I was concerned that this Gillen was going to drastically change Iron Man simply for the sake of doing it, that he wouldn’t have a solid, in-story reason for the changes he was going to bring about. While I’m still not totally convinced that isn’t what’s happening here, he is bringing some intriguing ideas about identity and purpose to the table, and I am intrigued to see where he’s going to take this. With that, I’m going to turn this over to my friend Pete. How’s it going, friend? You’ve been reading this title longer than I, what do you think about the changes Gillen is making to our favorite genius playboy billionaire?

Pete: For lack of a better term, there is a certain “template” for the arrangement of a song for which I’m a complete sucker. I absolutely love tunes that are minimalist for multiple verse / chorus cycles, and maybe even a bridge, before exploding into a surprise climax at the end. Snow Patrol’s “Open Your Eyes” and Jimmy Eat World’s “Invented” are great examples of this. With these songs, I actually enjoy the patience and “work” required to get to the payoff because it makes said payoff so much more potent. The only difference between these songs and The Secret Origin of Tony Stark is my confidence in whether or not the time put in now will be worth it in the end.

And with that, I’ll say that you’ve identified exactly what is worrying me about this revisionist arc, Shelby. At this point we have no way of knowing whether this gigantic shakeup is going to pay off or if Kieron Gillen is, as you said, just making these changes for the sake of doing it. I’d like to think that we’re going to get to the end of this thing and feel embarrassed for ever doubting Gillen, but for now there is no way to know or tell. As a result, an issue like this is, with all of the exposition but so little action and no fun twists of its own, kind of boring. Such is the nature of consuming fiction episodically, I suppose.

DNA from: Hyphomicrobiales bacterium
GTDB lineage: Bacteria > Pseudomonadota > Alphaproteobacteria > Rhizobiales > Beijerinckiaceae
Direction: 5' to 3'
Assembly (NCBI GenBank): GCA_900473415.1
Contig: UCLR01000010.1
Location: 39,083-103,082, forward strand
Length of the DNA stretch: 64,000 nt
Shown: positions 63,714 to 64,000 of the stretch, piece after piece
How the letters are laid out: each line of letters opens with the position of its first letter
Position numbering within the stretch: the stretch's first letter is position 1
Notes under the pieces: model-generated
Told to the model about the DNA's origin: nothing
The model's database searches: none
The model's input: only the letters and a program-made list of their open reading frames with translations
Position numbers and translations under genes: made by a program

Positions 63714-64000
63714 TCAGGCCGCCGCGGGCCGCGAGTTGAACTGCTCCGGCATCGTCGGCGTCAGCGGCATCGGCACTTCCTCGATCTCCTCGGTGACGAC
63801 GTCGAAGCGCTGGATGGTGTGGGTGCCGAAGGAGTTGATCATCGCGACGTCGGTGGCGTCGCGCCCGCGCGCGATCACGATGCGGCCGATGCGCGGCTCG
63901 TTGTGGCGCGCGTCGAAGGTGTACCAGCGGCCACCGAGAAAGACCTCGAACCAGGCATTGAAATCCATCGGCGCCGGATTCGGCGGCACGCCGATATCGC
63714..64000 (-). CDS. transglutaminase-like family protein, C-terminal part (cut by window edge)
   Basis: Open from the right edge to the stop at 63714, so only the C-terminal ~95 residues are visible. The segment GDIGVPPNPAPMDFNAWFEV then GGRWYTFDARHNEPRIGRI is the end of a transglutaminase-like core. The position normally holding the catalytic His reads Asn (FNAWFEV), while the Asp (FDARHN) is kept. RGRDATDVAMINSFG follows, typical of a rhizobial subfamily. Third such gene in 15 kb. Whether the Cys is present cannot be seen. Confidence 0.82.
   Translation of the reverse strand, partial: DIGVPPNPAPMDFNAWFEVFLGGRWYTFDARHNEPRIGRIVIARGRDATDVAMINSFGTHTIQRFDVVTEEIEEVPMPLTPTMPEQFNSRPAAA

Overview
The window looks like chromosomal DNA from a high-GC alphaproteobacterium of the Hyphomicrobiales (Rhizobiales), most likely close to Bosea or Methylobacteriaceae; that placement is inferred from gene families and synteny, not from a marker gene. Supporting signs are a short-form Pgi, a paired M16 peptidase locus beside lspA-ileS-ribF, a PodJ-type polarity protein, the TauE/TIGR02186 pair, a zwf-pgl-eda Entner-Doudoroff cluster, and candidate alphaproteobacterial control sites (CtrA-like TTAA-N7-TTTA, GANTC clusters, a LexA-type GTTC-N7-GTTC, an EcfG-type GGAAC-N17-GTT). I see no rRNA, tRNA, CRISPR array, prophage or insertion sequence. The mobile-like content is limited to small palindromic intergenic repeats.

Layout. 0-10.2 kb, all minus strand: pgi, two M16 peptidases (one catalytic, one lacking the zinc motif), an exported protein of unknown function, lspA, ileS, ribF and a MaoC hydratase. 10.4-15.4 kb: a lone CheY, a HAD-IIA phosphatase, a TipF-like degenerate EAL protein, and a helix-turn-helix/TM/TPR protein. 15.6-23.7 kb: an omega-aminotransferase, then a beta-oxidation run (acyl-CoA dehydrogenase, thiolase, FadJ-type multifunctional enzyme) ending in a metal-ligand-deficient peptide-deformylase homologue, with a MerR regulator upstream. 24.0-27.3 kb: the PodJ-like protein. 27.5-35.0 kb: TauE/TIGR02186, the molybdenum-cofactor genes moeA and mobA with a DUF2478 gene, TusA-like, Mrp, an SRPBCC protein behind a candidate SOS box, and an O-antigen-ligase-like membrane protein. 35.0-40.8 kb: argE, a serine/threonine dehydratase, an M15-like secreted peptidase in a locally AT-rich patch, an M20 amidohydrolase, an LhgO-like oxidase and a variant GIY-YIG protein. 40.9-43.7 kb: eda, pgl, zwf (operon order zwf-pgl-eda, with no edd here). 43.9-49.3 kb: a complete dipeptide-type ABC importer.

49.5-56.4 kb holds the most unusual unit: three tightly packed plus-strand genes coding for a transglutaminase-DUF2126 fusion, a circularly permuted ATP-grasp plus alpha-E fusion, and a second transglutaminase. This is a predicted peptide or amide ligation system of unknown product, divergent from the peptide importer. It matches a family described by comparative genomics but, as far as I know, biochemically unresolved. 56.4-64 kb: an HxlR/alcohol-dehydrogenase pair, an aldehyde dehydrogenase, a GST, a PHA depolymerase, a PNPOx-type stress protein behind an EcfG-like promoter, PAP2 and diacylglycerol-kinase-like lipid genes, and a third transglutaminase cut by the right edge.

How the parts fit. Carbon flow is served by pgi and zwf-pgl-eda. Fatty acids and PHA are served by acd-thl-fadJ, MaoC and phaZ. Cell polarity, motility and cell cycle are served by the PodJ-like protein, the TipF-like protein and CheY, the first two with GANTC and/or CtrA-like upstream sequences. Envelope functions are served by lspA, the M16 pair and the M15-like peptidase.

Shelby, you also touched on the implications of Tony being created from birth to be the savior of not only Earth, but also the entire universe. As I thought of this, I was reminded of the way the Metatron (as portrayed by Alan Rickman) empathizes with the burden of Jesus in the movie Dogma: “I had to tell this little boy that He was God’s only Son, and that it meant a life of persecution and eventual crucifixion at the hands of the very people He came to enlighten and redeem. He begged me to take it back, as if I could.” Is it possible that Gillen is reworking Iron Man into a retelling of the story of Jesus? If so, I really hope it works out better for Tony than it did for the Beatles. At any rate, you asked if it would be empowering or suffocating. I’m going to have to go with suffocating, but that doesn’t necessarily mean it won’t make for a good story or interesting character.

starks cut a dealI don’t necessarily agree that the nurture half of Tony’s nature vs. nurture is being completely negated here. Sure, 451 has set everything in motion from the beginning with a specific purpose in mind, but that doesn’t mean that Tony’s decades of experiences and adventures since haven’t shaped who he is. He still had to work his ass off to achieve his empire and he still had to face and defeat that bottle-residing demon. This new information doesn’t destroy what has already been established, but I agree that it seems aggressively invasive.

Gillen is taking a huge risk here by tampering with such fundamental aspects of Iron Man. He seems confident that he will be able to deliver and make this all worth it in the end. Otherwise, we’re just subjecting ourselves to needless, confusing, and frustration backstory.

Pete Pfarr is an accountant and skeptic. He likes sleeping, drumming, steering dragon boats, playing video games, and going to minor-league hockey games with his wife, Cortnie. Some of his best friends are robots.

For a complete list of what we’re reading, head on over to our Pull List page.  Whenever possible, buy your comics from your local mom and pop comic bookstore.  If you want to rock digital copies, head on over to Comixology and download issues there.  There’s no need to pirate, right?

One comment on “Iron Man 11

  1. I like that the prime directive seems to be sort of Alien Standard protocol for dealing with human beings. Like 451 might as well just refer to Star Trek explicitly.

    Hey, on that note… would he be able to? What year are we observing in the flashbacks? It looks like late 60s to me, but I think the book resists setting a date.